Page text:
I met with her, I spent time with her, got to know her and my siblings a little bit, but I couldn’t wait to get out of there. I was very happy to leave from there at that time. I came back home and we kept up a talking relationship.
Then college graduation came around. I was in a place where I wanted to go explore. Meeting my birth mother was helpful in trying to figure out who I am, so I thought, “I’ll just go to Africa. I’ll go to where there’s lots of black people and try to see who I am.”
I also thought, because I was still very depressed, “I could have an accident here and nobody would know the difference. Nobody would have to know that I ended my life.”
I ended up going to Ghana. That was the one place that accepted my application for a volunteer experience. Within the first week, I met a man and fell madly in love with him. Five weeks later, we were married in Ghana. We’re still married today. We just reached twenty-one years.
During the time I was in Ghana, I got word from my mom that I’d been accepted to Portland State University. I couldn’t stay longer in Ghana. I had to leave in September because I had to get to school.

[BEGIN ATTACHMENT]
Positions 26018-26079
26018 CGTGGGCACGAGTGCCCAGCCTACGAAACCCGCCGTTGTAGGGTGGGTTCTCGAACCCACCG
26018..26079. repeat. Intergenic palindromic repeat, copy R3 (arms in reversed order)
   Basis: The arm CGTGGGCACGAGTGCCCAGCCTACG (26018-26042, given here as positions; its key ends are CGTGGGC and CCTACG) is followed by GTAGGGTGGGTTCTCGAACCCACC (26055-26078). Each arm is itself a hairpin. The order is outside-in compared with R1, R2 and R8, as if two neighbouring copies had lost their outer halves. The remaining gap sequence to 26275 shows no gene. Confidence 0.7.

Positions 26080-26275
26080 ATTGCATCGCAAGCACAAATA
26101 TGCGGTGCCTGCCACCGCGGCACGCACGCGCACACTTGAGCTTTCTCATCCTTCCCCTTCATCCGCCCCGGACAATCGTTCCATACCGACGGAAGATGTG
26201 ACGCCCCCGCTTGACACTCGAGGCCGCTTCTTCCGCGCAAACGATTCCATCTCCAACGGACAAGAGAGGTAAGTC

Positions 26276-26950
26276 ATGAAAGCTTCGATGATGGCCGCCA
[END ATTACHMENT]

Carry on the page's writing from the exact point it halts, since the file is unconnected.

It was very traumatic for me to return to the United States after being in Ghana for so long and having married this man. It was a hard transition back. I came to upstate New York and then flew out to Portland, not knowing anybody or having a place to stay. None of those things were in place. I sort of landed at the doorstep of the Ondine Building and said, “Can I stay here until my dorm opens up?” and they said, “Yeah.” I had just enough money to get me through.
As soon as school opened, I wasn’t feeling so hot. I went to the health department and discovered I was pregnant. I don’t even know how to explain that moment in my life. I was so conflicted about being depressed while having a husband I loved and then finding out I was pregnant. I knew that I was giving life to somebody, yet I still did not want to live myself.
I think that’s one of the things that really motivates me in this field: I don’t know how to explain it, but I understand it. If someone says those words to me, I can say to them generally, “I do get it. I get the feeling.” I might not have words either, but I get it, and I think that makes a big difference.